The hosts of Civic Cipher have obtained the trademark for the controversial slogan, ruining Kanye West’s plans to monetise racial hatred
When Ye (the artist formerly known as Kanye West) unveiled a range of t-shirts emblazoned with “White Lives Matter” at his YZY SZN9 show last month, the immediate reaction was one of justified outrage and disappointment at how low the musician-turned-designer had sunk. Little did we know, things were only going to get worse.
Since parading the racist slogan at Paris Fashion Week – alongside conservative commentator Candace Owens, no less – Ye has continued to double down on his right-wing messaging. In case you’ve not been keeping up, this has included spouting anti-semitic nonsense on social media, and generally burning every bridge he’s built in the fashion and music industries over the course of his two-decade career.
Nevertheless, there will always be a core group of Kanye stans who continue to buy what he’s selling (whether they use his groundbreaking career in the mid-2000s to dismiss his more recent regressive statements as “performance art”, or they simply don’t care). Understandably, this was cause for concern when Ye announced that he would begin selling the “White Lives Matter” shirts following the show, in a since-deleted Instagram post.
Now, though, two Black radio hosts have stepped in to block the shirts from reaching a wider audience. Ramses Ja and Q. Ward, of the Arizona-based radio show Civic Cipher, obtained the federal trademark for the phrase when it was gifted to them by a listener of the programme. This prohibits anyone else from printing the words on any item of clothing – yes, including t-shirts – without their permission.
The listener (who wishes to remain anonymous) originally took ownership of the phrase to stop anyone else getting rich from its usage, and essentially handed it over to Ja and Ward for safekeeping. Of course, this doesn’t stop anyone from printing “White Lives Matter” on a shirt, but anyone that tries to sell clothes bearing that phrase in the US will open themselves up to legal action – something that Ye, former billionaire, may struggle to afford since brands such as adidas severed ties.
Explaining his opposition to “White Lives Matter”, Ja tells Dazed: “The phrase was never intended to reaffirm the value of white lives. It is and always has been in direct response to, and in direct opposition of, the phrase Black Lives Matter, as is every other ‘lives matter’ slogan.”
Below, the radio host discusses his own reaction to Ye’s “White Lives Matter” controversy, how Civic Cipher came to possess the trademark, and what they plan to do with it.
What was your response when Kanye West first unveiled the White Lives Matter tees in Paris, alongside Candace Owens?
It was kind of a “not again” moment. We knew there would be some that tried to assign this as trolling, free thinking, or that fully subscribed to that train of thought, but as you could imagine it was hurtful and brought back trauma for a lot of people. Worse than him wearing the shirt was the contingent of people set on justifying it or trying to explain what deeper meaning they thought he was trying to express. Him being alongside [Owens] made his position on what matters very clear. Attention as a form of currency.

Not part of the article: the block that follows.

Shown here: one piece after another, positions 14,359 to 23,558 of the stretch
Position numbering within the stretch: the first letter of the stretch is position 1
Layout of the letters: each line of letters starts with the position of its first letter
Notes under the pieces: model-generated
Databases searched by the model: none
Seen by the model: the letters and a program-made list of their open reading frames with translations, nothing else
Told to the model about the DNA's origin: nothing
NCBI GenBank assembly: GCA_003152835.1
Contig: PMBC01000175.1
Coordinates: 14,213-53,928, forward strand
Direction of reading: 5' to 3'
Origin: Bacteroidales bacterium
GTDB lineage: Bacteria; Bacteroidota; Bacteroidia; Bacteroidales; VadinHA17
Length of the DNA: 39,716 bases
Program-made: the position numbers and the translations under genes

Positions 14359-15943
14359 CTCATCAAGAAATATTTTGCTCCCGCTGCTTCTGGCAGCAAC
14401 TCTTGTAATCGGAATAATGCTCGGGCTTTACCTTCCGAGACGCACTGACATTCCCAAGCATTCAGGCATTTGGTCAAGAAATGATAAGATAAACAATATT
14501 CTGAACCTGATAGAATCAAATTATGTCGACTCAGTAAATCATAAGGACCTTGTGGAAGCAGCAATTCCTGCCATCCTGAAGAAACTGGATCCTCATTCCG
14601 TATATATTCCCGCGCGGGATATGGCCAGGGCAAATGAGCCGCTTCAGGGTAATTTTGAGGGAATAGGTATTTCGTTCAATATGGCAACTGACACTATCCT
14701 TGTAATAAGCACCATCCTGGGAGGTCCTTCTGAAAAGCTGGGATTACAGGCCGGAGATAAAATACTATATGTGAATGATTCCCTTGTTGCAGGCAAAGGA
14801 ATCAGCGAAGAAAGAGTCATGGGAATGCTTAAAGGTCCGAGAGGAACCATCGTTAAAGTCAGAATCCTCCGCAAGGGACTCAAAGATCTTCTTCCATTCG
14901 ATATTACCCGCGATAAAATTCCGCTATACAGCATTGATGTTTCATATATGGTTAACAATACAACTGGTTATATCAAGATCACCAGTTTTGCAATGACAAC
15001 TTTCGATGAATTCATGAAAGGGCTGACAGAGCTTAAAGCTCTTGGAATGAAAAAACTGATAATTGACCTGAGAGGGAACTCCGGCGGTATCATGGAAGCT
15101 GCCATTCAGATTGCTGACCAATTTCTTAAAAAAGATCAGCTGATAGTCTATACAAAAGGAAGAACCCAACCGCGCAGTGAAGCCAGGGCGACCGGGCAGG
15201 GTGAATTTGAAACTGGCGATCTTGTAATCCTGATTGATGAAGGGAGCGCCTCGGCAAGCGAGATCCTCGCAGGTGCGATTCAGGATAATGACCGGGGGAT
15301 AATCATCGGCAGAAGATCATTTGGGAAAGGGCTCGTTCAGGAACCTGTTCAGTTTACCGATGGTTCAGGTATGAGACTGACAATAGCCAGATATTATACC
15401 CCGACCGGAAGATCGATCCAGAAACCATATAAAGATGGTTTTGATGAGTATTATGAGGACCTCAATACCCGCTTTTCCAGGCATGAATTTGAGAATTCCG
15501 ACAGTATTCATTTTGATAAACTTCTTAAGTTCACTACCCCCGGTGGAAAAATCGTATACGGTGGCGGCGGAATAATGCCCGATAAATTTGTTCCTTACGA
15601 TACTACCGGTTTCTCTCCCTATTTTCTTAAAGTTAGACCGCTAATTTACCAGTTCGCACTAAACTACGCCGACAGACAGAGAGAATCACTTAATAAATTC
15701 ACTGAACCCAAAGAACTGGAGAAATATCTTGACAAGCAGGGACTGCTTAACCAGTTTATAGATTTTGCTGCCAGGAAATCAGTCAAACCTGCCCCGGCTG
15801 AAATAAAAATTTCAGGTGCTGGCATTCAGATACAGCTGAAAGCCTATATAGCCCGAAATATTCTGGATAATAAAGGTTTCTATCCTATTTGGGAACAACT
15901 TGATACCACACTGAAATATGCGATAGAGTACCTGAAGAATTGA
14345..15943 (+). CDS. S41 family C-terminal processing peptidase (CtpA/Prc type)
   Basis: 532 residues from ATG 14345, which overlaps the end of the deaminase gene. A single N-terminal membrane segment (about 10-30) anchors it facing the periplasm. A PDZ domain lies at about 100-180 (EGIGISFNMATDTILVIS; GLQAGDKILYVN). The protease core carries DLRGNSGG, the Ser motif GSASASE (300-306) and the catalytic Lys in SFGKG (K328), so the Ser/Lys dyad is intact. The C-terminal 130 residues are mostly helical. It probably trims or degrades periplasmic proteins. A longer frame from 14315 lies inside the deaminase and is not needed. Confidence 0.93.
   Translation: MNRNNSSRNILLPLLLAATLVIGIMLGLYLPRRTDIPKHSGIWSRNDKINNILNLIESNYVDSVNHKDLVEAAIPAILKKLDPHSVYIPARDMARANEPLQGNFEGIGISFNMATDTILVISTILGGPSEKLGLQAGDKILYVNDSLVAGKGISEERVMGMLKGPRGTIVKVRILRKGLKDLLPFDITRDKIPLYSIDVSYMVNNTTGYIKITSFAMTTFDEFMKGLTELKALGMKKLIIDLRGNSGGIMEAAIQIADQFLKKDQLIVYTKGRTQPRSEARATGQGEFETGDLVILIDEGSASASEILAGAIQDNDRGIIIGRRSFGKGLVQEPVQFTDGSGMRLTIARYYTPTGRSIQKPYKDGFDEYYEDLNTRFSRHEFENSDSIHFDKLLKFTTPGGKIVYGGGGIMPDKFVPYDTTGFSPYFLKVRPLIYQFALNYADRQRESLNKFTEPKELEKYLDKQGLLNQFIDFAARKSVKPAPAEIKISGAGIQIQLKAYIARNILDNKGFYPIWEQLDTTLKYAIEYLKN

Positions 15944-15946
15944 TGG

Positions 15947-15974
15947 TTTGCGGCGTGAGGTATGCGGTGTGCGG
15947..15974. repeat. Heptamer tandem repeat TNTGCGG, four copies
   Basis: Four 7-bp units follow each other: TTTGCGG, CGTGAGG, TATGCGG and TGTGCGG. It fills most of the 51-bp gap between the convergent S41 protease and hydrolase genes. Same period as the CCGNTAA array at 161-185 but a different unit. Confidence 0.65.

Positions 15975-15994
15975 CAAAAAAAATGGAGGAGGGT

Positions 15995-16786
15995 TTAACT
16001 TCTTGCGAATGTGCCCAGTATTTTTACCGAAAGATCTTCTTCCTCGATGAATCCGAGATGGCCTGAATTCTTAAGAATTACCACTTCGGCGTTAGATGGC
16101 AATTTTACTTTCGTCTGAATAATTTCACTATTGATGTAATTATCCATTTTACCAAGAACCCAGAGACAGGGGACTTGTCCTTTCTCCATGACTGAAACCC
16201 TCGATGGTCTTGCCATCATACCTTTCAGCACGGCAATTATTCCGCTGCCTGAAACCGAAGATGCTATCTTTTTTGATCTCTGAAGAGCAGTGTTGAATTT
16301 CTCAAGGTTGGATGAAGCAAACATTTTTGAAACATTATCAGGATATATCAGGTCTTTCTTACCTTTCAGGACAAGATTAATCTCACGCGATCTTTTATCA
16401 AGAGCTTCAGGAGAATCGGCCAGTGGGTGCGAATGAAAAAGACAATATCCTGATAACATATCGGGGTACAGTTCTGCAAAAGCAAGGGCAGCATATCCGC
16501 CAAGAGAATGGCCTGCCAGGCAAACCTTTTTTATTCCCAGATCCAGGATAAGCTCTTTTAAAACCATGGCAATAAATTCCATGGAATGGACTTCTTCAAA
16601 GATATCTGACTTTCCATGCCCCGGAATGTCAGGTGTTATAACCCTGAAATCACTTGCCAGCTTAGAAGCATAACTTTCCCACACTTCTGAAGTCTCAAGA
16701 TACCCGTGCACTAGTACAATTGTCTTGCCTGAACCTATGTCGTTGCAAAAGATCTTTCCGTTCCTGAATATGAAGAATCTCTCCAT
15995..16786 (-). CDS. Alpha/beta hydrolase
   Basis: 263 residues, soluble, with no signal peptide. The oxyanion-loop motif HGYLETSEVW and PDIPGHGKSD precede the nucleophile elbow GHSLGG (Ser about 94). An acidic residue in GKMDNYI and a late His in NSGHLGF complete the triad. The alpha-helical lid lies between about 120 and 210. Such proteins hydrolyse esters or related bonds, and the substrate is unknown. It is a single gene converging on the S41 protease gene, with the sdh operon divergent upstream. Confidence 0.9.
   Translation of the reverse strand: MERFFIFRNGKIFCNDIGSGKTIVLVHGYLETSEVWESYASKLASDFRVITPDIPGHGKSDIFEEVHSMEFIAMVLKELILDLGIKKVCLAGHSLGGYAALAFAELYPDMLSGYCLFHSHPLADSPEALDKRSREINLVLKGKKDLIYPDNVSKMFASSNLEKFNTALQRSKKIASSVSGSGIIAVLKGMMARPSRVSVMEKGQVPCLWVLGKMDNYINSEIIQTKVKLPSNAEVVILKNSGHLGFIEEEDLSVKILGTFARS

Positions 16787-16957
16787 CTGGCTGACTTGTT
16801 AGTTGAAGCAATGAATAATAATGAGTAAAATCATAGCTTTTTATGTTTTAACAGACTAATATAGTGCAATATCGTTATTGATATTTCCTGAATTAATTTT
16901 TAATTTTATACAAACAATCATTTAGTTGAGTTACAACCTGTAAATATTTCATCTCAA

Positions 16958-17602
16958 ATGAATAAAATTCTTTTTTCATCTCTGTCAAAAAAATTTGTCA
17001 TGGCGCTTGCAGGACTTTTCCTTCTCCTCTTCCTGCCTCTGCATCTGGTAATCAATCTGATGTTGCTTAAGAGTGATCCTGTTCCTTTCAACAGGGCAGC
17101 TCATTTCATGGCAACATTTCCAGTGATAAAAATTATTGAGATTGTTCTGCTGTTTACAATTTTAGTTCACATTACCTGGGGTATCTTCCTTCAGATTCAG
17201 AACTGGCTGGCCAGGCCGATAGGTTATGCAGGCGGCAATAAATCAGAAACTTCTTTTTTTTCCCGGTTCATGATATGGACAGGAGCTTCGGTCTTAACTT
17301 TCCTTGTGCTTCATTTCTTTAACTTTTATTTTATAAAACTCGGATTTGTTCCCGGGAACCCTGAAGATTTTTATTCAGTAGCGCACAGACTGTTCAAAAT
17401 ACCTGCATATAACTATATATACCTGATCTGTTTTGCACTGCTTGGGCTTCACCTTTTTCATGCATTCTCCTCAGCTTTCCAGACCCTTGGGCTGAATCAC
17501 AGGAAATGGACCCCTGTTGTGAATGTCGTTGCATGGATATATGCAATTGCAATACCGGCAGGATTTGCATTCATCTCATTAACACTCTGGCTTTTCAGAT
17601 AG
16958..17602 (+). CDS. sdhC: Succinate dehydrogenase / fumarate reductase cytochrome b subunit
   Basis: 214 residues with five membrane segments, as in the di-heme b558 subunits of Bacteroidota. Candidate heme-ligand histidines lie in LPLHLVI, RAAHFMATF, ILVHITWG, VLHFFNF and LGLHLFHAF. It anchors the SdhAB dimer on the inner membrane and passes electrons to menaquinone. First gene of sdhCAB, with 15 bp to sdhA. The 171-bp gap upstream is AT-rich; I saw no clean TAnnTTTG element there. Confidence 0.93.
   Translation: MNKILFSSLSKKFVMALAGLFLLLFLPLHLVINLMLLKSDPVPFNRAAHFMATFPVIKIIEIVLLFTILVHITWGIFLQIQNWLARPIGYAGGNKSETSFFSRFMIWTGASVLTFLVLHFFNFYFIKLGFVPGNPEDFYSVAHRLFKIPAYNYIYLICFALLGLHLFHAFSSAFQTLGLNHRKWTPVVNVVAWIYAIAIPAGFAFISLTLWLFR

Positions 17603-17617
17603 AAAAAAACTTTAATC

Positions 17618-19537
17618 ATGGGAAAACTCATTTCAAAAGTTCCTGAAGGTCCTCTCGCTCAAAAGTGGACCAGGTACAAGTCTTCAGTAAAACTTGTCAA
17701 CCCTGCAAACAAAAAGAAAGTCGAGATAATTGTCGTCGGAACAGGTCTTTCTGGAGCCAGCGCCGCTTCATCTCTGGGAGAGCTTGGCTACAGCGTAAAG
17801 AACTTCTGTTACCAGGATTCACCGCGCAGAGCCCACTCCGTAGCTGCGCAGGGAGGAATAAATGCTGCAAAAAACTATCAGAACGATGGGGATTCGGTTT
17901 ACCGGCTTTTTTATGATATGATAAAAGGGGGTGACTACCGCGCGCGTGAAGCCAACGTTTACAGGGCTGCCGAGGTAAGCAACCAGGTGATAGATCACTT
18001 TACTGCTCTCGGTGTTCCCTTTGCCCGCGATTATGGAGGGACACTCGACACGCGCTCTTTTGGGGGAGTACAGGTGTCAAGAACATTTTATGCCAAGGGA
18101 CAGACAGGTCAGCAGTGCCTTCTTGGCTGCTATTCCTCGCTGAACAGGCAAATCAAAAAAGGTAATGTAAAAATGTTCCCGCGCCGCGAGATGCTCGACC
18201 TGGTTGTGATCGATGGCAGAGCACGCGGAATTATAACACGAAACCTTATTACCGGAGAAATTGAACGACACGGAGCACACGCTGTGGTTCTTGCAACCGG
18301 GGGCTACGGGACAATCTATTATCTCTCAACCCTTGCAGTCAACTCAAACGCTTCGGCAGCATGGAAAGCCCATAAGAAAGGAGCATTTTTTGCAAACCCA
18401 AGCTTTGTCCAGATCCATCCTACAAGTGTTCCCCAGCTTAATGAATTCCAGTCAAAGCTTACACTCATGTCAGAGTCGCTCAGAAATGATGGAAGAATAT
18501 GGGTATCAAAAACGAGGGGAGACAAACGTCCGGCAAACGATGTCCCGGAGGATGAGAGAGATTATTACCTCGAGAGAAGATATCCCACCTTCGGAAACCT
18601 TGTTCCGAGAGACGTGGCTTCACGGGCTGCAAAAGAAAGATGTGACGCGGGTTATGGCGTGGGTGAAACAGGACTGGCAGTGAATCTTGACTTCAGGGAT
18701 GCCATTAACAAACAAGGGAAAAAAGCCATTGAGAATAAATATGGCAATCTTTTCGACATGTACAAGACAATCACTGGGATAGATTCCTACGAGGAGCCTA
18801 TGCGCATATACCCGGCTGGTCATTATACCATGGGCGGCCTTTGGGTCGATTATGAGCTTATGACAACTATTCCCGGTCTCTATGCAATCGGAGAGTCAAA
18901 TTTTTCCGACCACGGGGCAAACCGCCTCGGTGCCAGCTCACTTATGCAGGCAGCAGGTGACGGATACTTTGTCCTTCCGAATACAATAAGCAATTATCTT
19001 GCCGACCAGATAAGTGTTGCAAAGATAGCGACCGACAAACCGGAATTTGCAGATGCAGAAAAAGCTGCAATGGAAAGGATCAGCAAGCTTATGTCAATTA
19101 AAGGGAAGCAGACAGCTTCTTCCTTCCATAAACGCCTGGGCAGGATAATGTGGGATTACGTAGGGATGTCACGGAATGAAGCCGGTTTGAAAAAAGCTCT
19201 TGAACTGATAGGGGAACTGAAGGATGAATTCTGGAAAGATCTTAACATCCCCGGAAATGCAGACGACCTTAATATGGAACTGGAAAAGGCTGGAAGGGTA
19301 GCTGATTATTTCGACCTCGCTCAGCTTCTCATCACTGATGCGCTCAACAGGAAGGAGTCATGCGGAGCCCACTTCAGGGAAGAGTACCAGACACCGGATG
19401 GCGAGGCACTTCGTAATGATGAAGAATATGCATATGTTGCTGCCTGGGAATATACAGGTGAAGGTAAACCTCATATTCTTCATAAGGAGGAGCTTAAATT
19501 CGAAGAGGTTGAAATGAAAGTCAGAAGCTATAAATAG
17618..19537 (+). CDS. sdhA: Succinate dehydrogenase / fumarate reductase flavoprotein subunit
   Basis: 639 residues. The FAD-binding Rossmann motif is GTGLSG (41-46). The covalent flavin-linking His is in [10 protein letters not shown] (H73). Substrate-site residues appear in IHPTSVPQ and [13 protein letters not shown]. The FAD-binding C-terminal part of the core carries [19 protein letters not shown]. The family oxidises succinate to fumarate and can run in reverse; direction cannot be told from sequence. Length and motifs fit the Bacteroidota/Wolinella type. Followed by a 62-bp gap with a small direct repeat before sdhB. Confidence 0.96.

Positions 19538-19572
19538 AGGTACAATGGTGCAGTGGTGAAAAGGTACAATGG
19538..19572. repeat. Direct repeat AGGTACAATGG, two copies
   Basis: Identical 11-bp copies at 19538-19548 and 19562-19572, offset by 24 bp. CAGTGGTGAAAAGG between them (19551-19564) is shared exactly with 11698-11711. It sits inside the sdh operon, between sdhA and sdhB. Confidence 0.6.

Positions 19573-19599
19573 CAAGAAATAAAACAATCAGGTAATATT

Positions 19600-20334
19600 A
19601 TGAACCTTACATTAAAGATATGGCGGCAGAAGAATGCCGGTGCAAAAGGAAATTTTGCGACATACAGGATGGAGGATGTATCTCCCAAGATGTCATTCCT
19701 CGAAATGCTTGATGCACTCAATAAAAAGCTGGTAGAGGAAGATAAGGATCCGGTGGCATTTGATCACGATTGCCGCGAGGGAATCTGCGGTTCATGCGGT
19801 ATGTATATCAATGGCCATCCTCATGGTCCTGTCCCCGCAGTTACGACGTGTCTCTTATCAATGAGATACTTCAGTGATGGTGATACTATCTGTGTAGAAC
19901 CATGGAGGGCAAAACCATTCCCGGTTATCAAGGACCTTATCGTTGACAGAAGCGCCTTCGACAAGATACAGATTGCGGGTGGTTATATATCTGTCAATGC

How did you come to obtain the trademark for White Lives Matter?
A listener of our social justice radio show, Civic Cipher, originally held the trademark to sell clothes with that phrase in the United States. Once the phrase became popularised a few weeks ago, that listener (who wishes to remain anonymous) reached out to us to see if we would accept the trademark and be its owner and the deciders of how it would impact Black and Brown communities.
What action will you take if Kanye West releases White Lives Matter shirts to the public, as planned?
Well, he can’t do that without opening himself up to a lawsuit… but that is what our lawyers handle. Not us. I don't see that happening though.
“There has never been a point in the history of this country where white people needed to be reassured that they mattered” – Ramses Ja
Are you planning to do anything with the trademark, other than holding it to stop others using the phrase?
At present we are just having the necessary conversations to make sure that we are doing right by the communities most likely to be hurt by seeing a phrase like this branded onto clothing.
What do you make of arguments that claim trademarking the phrase is a violation of free speech?
I would refer those folks to the trademark for “Let’s get ready to rumble!” Then… since we aren’t trademark attorneys, I would refer them to our lawyer!
What does the phrase White Lives Matter mean to you personally?
The phrase was never intended to reaffirm the value of white lives. It is and always has been in direct response to, and in direct opposition of, the phrase Black Lives Matter, as is every other “lives matter” slogan. They were all born from a contrary position and with absolute intention to counter in a negative way Black people just trying to express to each other and the rest of the world that we deserve to grow old. To raise our children. To start businesses. To live without systemically-imposed barriers and ceilings. There has never been a point in the history of this country where white people needed to be reassured that they mattered or that they were worthy of not being killed with impunity by vigilante citizens or law enforcement.